Chairman: We now move on to new decision-making mechanisms.
Q413 Jim Dowd: Before I move to questions four and five apropos of what was said earlier about best interests and people not knowing necessarily themselves, when my mother was in the latter stages of the breast cancer, to which she eventually succumbed, she was offered chemotherapy and backed by her medical advisers at Kings College Hospital to undertake the course. She was completely sane and competent and she declined. She did that in the full knowledge of the consequences because she did not think it was worth it, are you saying that she did not do that in her best interests? Is that the submission that was made earlier? Certainly Lord Habgood mentioned it.
Dr Watt: I think the Act was talking about the fact that best interests had to be given due weight. It is not that you always have to do what is in someone's clinical best interest, moreover sometimes the treatment would actually be burdensome. All we are asking is that clinical best interests be basically acknowledged so that when someone is trying to make somebody die by denying them treatment that that should be a criminal offence, and that they give them due weight. We are not saying that clinical best interests is negligible.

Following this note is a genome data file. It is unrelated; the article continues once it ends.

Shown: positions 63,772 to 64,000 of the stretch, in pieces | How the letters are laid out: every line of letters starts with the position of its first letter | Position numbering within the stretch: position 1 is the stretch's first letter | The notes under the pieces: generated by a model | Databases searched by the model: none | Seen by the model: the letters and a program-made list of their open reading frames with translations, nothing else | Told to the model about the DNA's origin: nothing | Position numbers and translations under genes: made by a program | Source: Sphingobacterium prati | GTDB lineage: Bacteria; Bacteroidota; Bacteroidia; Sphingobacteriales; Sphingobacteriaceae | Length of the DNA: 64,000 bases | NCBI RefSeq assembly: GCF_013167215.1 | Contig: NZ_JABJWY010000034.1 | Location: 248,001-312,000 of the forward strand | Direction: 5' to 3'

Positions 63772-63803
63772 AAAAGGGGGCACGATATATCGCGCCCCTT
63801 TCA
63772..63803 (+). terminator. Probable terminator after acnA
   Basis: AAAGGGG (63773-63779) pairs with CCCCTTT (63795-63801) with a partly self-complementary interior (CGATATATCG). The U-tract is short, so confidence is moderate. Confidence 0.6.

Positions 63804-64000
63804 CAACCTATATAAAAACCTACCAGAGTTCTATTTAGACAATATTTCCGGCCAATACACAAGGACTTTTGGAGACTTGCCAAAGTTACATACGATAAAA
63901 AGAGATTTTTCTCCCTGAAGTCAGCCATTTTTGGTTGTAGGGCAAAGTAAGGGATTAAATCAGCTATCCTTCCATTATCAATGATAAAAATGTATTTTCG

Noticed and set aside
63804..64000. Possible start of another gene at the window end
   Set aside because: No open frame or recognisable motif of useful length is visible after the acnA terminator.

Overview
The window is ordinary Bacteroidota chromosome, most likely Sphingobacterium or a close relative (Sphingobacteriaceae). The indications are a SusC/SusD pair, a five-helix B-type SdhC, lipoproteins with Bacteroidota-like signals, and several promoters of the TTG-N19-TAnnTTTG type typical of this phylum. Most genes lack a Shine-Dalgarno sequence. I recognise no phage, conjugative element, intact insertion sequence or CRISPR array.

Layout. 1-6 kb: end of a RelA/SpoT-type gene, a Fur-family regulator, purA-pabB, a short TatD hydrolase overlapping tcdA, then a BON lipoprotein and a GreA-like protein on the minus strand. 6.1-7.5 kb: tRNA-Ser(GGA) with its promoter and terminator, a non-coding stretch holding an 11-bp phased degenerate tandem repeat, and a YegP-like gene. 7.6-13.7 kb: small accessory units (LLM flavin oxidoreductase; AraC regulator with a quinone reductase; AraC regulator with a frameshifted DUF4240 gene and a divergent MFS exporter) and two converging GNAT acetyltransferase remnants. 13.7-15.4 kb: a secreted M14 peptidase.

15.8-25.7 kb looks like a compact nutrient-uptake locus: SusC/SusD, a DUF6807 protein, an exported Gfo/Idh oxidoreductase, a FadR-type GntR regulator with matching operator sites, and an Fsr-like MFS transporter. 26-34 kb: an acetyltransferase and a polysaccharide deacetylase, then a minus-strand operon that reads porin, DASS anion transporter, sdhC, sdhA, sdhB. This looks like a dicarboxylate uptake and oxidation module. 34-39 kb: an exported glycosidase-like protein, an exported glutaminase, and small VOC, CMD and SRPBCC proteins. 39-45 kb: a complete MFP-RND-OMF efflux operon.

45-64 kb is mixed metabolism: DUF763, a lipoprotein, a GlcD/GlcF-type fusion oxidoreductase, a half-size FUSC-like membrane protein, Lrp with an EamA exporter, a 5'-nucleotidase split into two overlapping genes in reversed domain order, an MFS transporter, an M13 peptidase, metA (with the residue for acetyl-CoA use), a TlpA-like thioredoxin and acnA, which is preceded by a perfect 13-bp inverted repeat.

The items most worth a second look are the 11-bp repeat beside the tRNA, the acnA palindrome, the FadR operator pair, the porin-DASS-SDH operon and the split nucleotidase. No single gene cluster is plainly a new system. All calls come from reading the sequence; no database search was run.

Q414 Jim Dowd: I do not share that. I am convinced, because we discussed it at the time, that she made that decision in her own best interests. You are trying to say there is another best interest that should have applied in making that decision.
Dr Watt: None of us are saying that decisions about something like chemotherapy, which is not suicidally motivated, made by a competent person should not hold. It is a different scenario if the patient is suicidally motivated and if they are refusing something in advance without being given the opportunity of being given information on that treatment which a competent person had and if they are refusing basic help, if they are refusing advanced pain relief and feeding, even by a tube, we would see that as different from refusing something with full medical knowledge and without a suicidal intervention.